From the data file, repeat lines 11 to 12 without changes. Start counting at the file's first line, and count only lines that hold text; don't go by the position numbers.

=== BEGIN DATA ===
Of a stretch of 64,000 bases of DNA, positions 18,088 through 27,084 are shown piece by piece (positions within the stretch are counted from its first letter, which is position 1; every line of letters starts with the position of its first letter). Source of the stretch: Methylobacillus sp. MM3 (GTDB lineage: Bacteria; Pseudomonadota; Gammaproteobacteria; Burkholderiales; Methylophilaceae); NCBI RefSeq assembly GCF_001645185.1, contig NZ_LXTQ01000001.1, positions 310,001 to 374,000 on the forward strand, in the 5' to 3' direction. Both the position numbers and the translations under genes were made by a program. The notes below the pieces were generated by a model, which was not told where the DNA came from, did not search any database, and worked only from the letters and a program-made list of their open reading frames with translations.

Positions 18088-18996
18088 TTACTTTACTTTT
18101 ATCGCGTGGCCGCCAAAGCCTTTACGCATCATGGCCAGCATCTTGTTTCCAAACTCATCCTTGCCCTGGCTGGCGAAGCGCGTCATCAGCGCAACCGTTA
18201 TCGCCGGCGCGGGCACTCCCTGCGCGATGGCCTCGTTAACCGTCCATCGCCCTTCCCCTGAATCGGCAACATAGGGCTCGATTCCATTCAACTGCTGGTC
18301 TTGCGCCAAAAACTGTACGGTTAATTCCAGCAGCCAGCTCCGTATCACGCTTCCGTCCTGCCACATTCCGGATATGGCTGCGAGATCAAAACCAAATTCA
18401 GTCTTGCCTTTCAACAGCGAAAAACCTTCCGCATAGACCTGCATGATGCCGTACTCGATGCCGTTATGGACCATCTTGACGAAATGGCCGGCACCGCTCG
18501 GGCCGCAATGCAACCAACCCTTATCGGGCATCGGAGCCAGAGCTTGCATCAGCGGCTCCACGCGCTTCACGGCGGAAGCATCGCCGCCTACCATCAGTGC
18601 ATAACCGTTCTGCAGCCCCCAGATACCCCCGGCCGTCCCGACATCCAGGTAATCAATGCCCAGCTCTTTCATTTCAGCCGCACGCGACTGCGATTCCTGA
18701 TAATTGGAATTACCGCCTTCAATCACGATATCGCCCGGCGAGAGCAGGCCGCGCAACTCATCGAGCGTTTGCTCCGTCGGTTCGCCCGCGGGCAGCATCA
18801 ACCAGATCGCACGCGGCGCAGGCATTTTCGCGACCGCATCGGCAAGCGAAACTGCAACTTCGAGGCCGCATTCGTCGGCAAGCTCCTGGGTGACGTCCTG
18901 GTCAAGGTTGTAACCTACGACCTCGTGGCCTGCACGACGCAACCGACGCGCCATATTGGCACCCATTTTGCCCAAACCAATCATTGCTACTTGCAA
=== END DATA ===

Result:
18801 ACCAGATCGCACGCGGCGCAGGCATTTTCGCGACCGCATCGGCAAGCGAAACTGCAACTTCGAGGCCGCATTCGTCGGCAAGCTCCTGGGTGACGTCCTG
18901 GTCAAGGTTGTAACCTACGACCTCGTGGCCTGCACGACGCAACCGACGCGCCATATTGGCACCCATTTTGCCCAAACCAATCATTGCTACTTGCAA